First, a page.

Journalist Tom Doig’s recently released book The Coal Face is an eloquent and forensic investigation into the Hazelwood mine fire and its impact on local residents.
Mr Doig spoke to an extensive number of local residents during the fire and has maintained an active engagement with the community since. His investigations into the way mine owner GDF Suez managed – or failed to manage – rehabilitation and fire protection infrastructure led him to the same conclusion as the first inquiry – that the fire was an inevitable disaster waiting to happen.
The level of detail in terms of research around the mine and its operations, and how the steady decline into inevitable catastrophe occurred with full government complicity, makes for compelling and disquieting reading. His interviews with the people of the valley about how the disaster and its aftermath have impacted them are both compassionate and provocative.
As much as it is a literary and forensic reporting of one of Australia’s biggest environmental disasters, it is also the story of how a community found its voice and refused to be marginalised or have their ongoing trauma swept under the rug by government and industry.
Mr Doig is concerned there are some stones that may yet remain unturned by the reopened Hazelwood Mine Fire Inquiry.
- See our story Hazelwood Mine Fire Inquiry reopening welcomed
He said there were questions as to whether the fire was started by embers from bushfires, as has been claimed, or whether there was already a fire burning in the mine before that catastrophic Sunday. Workers at the mine told him there was already a fire in progress but the company’s culture of “intimidation and silence” meant none of them were prepared to go on the record.
“In the terms of reference [for the new inquiry] they are not looking at GDF Suez’s lack of liability,” Mr Doig said.
“The question of whether there was a fire burning before [the bushfires] is huge. There is a mounting death toll, and that should be a matter of either criminal liability of amount to hundreds of millions of dollars in damages. That is a stone that needs to be turned.”
Mr Doig said that while the Inquiry’s focus on mine rehabilitation is a positive, it seemed there was a “clear and present danger” that mining companies may simply declare bankruptcy, or restructure and effectively disappear if rehabilitation rules and costs appear too onerous for them. This would leave the communities near mines, and the government, with a major and permanent risk.
“The government knows it is going to be a really fine line to tread,” he said.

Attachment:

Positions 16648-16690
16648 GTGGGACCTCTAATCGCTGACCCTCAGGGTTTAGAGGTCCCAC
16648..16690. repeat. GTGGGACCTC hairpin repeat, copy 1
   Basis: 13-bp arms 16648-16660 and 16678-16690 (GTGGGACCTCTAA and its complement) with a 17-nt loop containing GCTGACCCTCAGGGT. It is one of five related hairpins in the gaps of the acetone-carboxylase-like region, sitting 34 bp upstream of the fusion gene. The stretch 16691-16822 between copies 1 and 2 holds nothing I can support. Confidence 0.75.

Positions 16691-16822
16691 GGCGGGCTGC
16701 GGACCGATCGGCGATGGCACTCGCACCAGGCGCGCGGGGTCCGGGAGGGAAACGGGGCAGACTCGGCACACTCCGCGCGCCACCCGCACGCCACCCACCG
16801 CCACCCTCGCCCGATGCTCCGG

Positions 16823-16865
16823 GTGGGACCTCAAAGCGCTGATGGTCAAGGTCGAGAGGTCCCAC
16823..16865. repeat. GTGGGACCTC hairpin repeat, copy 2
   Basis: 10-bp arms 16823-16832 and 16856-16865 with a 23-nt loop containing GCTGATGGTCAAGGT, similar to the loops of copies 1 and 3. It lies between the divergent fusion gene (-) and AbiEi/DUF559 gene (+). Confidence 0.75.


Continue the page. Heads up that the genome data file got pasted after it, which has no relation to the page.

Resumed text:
Mr Doig recently visited the Alcoa mine at Angelsea. The open cut and currently unrehabilitated mine is separated from the Angelsea community by an open stretch of highly flammable heath.
“The state government [potentially] inherits this broken infrastructure that will cost hundreds of millions of dollars to fix, and an empty mine that therefore has no fire fighting staff on hand. And that means dealing with any fire will be left to the Country Fire Authority [volunteers].”
He said it was “disappointing” the issue of the risks illuminated by the Hazelwood fire have not gained traction at the federal level or interstate, particularly in light of the “absolute nightmare we’re walking into in the Galilee Basin and with CSG and fracking.”
During his first visit to Morwell two weeks into the fire, he was “blown away by the sense the whole town was an undeclared disaster zone”.
During a “harrowing” 23 hours he saw people collapsing in the streets and suffering other immediate health impacts, and suffered symptoms himself including headaches and coughing up phlegm with blood the following day.
“And at that time I was a healthy 34-year-old who had never smoked and was a long distance runner.”
He was disturbed by the official messages people were receiving in Morwell that there was no proof PM 2.5 particles were in the smoke and that “it’s probably fine”.
In the aftermath, he asked former Victorian Emergency Services minister Craig Lapsley about the lack of a coherent evacuation plan for residents, and if there had been any precedents to draw on in preparing one. Lapsley told him there wasn’t a plan, and there were no precedents, as evacuation plans generally had only been prepared for flooding.
“No one had any plans, no one had given any thought to this eventuality, which looks so obvious [that it would happen]. This was always going to happen. [The mine] was a horrible risk almost from the get-go,” Mr Doig said.
“It seems like it’s so negligent it should be criminal. But in this world we’re living in, there’s no [overseeing], there’s inadequate regulations and corporations are riding roughshod over the community.
“I am disappointed that we accept how society is – that we sell off public assets to private corporations, who then run them into the ground and then taxpayers are left with the [clean-up].”
Another stone he thinks will be left unturned is the bigger health picture on ongoing health impacts from coal mining on the people of the Latrobe Valley.
“I think people in the Valley are used to being slowly poisoned – it was the price of steady jobs and a tight, small community.
“No one in the Valley is keen on asking those questions [about general health impacts] either. They feel like if Hazelwood, Loy Yang and Yallourn close down it will be the death of the Valley. The slow creeping horror of life in the Valley is too confronting, they don’t want that conversation to be had.
“The whole region is contaminated – the air, the water and the soils. But this is people’s home.”